Researchers at the Indian Institute of Technology (IIT) Madras have developed an Artificial Intelligence-based mathematical model to identify cancer-causing alterations in cells. The algorithm uses a relatively unexplored technique of leveraging DNA composition to pinpoint genetic alterations responsible for cancer progression, which is difficult using present methodologies. The results are published in the peer-reviewed International Journal Cancers.
Understanding the underlying mechanism of these alterations will help identify the most appropriate treatment strategy for a patient in an approach known as ‘precision oncology’.
“One of the major challenges faced by cancer researchers involves the differentiation between the relatively small number of ‘driver’ mutations that enable the cancer cells to grow and the large number of ‘passenger’ mutations that do not have any effect on the progression of the disease,a said Prof B. Ravindran, Head, Robert Bosch Centre for Data Science and AI (RBCDSAI), IIT Madras, in a statement.
In this study, the researchers decided to look at this problem from a different perspective. The main goal was to discover patterns in the DNA sequences — made up of four letters, or bases, A, T, G and C surrounding a particular site of alteration.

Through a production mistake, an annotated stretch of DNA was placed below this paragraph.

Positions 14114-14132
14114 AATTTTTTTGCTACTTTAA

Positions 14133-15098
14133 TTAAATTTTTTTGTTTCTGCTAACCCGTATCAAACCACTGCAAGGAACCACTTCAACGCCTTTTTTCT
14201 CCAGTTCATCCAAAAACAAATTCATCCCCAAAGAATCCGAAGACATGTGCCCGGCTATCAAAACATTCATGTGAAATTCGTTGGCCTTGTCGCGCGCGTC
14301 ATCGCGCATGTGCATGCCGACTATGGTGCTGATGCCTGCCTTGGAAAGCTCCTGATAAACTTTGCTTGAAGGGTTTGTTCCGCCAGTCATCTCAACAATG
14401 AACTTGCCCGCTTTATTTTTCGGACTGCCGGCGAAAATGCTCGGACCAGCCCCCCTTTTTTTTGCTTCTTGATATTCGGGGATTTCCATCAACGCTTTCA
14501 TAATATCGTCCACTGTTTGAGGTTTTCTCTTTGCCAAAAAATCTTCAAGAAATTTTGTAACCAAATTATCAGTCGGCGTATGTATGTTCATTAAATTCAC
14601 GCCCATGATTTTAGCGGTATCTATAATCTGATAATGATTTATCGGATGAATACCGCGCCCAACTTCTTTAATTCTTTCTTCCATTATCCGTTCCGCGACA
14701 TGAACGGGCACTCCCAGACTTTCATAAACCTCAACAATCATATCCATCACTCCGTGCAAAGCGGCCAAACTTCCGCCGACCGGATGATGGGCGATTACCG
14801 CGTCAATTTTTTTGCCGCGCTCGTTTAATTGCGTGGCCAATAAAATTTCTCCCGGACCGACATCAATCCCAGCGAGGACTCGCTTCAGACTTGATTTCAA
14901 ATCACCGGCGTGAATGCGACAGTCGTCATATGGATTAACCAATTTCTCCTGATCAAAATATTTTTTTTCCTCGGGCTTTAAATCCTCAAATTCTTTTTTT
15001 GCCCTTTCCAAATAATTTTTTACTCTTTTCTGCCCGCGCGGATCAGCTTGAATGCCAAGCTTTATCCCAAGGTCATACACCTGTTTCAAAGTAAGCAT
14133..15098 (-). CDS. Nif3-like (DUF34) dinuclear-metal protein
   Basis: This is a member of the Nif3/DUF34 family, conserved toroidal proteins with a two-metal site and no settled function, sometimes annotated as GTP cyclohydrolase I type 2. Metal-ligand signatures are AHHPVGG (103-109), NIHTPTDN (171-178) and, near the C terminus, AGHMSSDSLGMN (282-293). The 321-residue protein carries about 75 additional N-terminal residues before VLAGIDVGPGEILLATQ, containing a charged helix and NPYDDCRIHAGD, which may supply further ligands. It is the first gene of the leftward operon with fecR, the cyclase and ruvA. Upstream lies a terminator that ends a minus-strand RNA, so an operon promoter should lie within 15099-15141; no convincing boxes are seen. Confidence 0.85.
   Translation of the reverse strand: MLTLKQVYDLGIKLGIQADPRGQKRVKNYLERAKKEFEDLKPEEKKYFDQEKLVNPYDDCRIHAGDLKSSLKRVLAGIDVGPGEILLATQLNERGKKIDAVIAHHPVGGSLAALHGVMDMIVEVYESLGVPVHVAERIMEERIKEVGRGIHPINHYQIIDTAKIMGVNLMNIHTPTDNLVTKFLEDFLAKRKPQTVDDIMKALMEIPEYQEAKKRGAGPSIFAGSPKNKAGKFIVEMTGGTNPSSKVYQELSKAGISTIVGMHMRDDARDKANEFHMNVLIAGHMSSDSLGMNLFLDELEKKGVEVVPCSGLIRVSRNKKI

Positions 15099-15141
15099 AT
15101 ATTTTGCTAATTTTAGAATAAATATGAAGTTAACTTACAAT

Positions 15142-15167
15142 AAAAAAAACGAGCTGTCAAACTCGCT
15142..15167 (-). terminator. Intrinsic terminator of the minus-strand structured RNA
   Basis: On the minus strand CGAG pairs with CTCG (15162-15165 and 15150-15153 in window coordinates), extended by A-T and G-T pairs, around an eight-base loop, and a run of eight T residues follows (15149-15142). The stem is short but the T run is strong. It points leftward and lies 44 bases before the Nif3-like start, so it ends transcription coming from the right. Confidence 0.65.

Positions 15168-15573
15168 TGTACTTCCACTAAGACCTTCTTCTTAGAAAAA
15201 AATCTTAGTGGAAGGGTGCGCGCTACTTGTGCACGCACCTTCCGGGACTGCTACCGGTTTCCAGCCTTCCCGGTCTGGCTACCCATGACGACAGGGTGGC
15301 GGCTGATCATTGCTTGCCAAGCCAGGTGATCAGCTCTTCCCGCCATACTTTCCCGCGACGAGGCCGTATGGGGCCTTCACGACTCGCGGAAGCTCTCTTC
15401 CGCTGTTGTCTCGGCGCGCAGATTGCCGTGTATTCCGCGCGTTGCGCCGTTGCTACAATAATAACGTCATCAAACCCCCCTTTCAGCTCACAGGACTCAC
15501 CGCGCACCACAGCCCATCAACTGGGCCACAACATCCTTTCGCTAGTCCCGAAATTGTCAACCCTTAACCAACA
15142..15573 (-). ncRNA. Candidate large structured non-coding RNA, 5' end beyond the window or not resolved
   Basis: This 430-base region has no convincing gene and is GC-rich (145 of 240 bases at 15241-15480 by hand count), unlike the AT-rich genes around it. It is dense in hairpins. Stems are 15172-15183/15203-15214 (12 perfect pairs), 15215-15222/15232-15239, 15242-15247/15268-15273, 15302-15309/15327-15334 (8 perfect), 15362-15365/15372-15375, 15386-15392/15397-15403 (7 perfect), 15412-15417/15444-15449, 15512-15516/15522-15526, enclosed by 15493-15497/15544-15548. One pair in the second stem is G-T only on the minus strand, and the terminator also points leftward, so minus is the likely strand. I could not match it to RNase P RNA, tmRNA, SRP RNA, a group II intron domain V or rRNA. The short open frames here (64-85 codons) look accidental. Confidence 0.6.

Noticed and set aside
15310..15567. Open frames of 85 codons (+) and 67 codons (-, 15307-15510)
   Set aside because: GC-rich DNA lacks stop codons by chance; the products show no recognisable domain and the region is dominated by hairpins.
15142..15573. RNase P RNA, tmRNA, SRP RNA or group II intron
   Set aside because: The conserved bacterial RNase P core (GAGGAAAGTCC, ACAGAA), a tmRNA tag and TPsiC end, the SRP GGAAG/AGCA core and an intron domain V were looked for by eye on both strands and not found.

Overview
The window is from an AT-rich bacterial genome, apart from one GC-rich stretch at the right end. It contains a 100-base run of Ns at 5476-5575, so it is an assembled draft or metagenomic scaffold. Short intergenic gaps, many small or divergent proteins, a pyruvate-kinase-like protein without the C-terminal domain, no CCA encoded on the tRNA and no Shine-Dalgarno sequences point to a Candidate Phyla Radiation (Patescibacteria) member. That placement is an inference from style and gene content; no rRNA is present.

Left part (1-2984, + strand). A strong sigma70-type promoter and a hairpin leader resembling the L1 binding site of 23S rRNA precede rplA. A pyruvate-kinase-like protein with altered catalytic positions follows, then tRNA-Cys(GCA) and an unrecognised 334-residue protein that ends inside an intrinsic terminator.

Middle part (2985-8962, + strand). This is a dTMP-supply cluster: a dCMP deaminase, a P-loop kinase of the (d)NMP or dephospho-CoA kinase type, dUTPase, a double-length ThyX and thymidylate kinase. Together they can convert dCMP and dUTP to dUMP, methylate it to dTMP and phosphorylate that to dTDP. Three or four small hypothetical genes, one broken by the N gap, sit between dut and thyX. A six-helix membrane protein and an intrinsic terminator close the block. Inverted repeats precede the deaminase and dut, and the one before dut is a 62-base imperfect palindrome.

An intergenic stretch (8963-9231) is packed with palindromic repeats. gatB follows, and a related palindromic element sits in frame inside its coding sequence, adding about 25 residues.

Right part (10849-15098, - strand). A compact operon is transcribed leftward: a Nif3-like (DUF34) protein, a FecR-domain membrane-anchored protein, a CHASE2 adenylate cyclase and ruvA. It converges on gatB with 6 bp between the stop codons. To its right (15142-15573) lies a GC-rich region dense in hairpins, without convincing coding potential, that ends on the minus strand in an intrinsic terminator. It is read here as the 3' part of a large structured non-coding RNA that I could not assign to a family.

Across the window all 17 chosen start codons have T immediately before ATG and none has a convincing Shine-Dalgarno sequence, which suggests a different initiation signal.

The underlying hypothesis was that these patterns would be unique to individual types of mutations — drivers and passengers, and therefore could be modelled mathematically to distinguish between the two classes.
Using sophisticated AI techniques, the researchers developed a novel prediction algorithm, NBDriver and tested its performance on several open-source cancer mutation datasets.
“Our model could distinguish between well-studied drivers and passenger mutations from cancer genes with an accuracy of 89 per cent. Furthermore, combining the predictions from NBDriver and three others commonly used driver prediction algorithms resulted in an accuracy of 95 per cent, significantly outperforming existing models," Ravindran said.
In addition, “NBDriver could accurately identify 85 per cent of the rare driver mutations from patients diagnosed with Glioblastoma Multiforme (GBM), a particularly aggressive type of cancer affecting the brain or spine," said Karthik Raman, Associate Professor, Department of Biotechnology, Bhupat and Jyoti Mehta School of Biosciences, IIT Madras.
NBDriver is available publicly and can be used to obtain predictions on any user-defined set of mutations. In short, given a new mutation and its surrounding DNA makeup, one would be able to predict its class — driver or passenger.